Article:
The Speed of Optimism
Terrace Bay, Ontario
The towns people in Terrace Bay are on an emotional high. For some days now, they are feeling relieved. This tiny place, located more or less at a cliff`s edge overlooking Lake Superior, was looking practically doomed when their pulp and paper plant was going under. It looked like the place was going to close down. But then the company was bought up by a well-established Bierla firm from India. New hope came to this town of population two-thousand. In fact, three pulp and paper plants in Canada were recently purchased by the Indian firm.
Vinod Tiwari, the general manager of the revived business, he so graciously looked after Daruka and I when he heard we were coming to town. He was conscientious, direct, and confident in his interaction with us. I asked him how he hopes to succeed with the business. "We just have to be very professional," he said with conviction.
At least a dozen of his management team I had met in some rented apartments for breakfast, which was Indian palau, while others helped themselves to the American fare of cornflakes and milk. Most of them are on a few weeks stay in Canada to reorganize the pulp and paper plant. All of them moved with the speed of optimism to and from the designated kitchenette for the morning meal. While they were munching or crunching on breakfast, the Asian television network was on the TV monitor, with some guru delivering a message on his brand of spirituality. There was nothing mundane about the management team and how they carried themselves. In fact, one of the fellows I found engaged in a physical workout (no gym required) in the misty air of the morning while I was on my morning walk.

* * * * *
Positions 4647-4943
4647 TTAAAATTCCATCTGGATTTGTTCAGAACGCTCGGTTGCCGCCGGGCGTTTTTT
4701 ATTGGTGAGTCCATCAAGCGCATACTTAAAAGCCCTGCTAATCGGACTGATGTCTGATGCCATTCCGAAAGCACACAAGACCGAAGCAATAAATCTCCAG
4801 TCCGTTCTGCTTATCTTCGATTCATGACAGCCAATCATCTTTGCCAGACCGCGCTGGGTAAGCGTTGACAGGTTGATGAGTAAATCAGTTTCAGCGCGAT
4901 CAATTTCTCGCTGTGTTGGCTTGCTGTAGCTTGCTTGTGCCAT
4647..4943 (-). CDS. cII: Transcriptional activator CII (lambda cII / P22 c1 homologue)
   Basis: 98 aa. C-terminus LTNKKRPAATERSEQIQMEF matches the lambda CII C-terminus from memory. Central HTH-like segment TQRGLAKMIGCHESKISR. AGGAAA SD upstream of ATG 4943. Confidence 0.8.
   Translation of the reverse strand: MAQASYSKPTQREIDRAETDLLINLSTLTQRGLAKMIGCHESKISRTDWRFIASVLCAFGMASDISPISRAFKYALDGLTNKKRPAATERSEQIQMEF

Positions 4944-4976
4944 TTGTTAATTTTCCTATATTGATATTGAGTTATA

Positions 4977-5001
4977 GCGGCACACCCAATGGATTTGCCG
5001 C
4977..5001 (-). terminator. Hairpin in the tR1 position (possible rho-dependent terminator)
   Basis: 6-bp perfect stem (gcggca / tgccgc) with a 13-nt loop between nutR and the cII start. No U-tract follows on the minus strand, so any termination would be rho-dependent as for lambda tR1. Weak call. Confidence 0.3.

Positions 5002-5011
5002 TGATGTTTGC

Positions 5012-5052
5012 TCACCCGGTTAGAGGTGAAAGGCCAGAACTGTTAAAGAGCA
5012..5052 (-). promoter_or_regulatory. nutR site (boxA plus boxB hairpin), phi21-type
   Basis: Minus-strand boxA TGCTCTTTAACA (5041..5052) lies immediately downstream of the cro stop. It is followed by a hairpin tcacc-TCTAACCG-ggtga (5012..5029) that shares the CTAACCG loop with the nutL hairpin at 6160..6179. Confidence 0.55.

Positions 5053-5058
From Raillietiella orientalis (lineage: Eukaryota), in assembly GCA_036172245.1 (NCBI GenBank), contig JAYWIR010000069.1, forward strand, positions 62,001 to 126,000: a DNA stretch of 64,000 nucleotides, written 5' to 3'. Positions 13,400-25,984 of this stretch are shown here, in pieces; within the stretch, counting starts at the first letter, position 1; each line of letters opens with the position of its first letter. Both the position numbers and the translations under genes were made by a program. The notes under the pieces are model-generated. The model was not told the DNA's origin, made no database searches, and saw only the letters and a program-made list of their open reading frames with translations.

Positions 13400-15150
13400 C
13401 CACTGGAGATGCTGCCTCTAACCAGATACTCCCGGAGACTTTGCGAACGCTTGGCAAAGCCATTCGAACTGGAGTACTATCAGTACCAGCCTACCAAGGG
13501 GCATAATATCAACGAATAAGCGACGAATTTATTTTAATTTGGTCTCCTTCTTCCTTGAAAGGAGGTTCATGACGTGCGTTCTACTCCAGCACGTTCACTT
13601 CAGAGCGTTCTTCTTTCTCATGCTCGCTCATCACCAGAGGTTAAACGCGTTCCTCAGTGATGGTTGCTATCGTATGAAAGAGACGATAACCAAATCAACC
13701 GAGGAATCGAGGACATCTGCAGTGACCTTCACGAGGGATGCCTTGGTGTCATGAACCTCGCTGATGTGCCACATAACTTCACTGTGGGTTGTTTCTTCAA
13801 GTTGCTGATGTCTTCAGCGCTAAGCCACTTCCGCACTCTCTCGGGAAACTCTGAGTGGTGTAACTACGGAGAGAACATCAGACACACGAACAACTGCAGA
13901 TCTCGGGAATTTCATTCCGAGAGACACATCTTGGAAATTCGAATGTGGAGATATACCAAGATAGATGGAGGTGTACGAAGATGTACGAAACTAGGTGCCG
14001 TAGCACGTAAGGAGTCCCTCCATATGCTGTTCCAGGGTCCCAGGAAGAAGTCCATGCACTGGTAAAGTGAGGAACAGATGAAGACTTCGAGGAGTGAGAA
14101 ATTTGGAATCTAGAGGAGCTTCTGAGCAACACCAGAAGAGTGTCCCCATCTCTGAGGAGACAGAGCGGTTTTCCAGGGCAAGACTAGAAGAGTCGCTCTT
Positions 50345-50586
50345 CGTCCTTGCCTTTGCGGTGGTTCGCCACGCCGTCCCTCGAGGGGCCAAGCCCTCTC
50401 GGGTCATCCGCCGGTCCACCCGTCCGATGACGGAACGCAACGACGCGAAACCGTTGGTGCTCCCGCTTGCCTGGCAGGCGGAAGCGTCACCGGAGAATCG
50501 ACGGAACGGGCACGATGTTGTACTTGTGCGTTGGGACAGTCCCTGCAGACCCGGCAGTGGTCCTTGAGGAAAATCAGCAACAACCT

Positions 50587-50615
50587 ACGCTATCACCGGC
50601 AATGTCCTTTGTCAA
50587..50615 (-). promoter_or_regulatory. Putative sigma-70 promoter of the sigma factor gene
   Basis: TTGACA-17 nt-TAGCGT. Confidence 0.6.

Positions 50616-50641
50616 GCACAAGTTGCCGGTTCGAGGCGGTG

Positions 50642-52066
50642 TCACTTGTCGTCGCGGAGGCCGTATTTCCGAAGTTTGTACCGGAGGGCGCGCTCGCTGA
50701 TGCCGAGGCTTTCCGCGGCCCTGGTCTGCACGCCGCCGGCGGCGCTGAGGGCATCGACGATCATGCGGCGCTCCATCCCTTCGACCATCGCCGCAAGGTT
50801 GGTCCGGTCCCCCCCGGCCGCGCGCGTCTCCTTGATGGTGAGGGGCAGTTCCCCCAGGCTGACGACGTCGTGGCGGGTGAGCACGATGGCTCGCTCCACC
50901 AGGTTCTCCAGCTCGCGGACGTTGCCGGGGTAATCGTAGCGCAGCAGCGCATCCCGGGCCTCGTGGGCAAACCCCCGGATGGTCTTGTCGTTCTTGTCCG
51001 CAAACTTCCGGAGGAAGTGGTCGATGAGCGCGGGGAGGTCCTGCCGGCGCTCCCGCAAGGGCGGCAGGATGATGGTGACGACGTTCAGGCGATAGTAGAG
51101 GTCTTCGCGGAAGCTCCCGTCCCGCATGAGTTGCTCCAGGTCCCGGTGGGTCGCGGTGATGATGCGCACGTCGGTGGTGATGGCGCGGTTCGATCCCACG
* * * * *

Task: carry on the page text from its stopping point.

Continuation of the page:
Now I will choose to reserve my personal opinion about the paper industry and its impact on the environment, but I simply want to bring up the point about their positive attitude. If only I could apply my spiritual life with the enthusiasm these men had for making their new prospects. It was admirable and a source of inspiration to meet and greet them. And, they treated my like a sadhu.
And for the few moments that we sat at the breakfast table, they took a keen interest in hearing what I had to say. They were respectful and they were good listeners. I guess you could say that some of these qualities are recipes for success in life.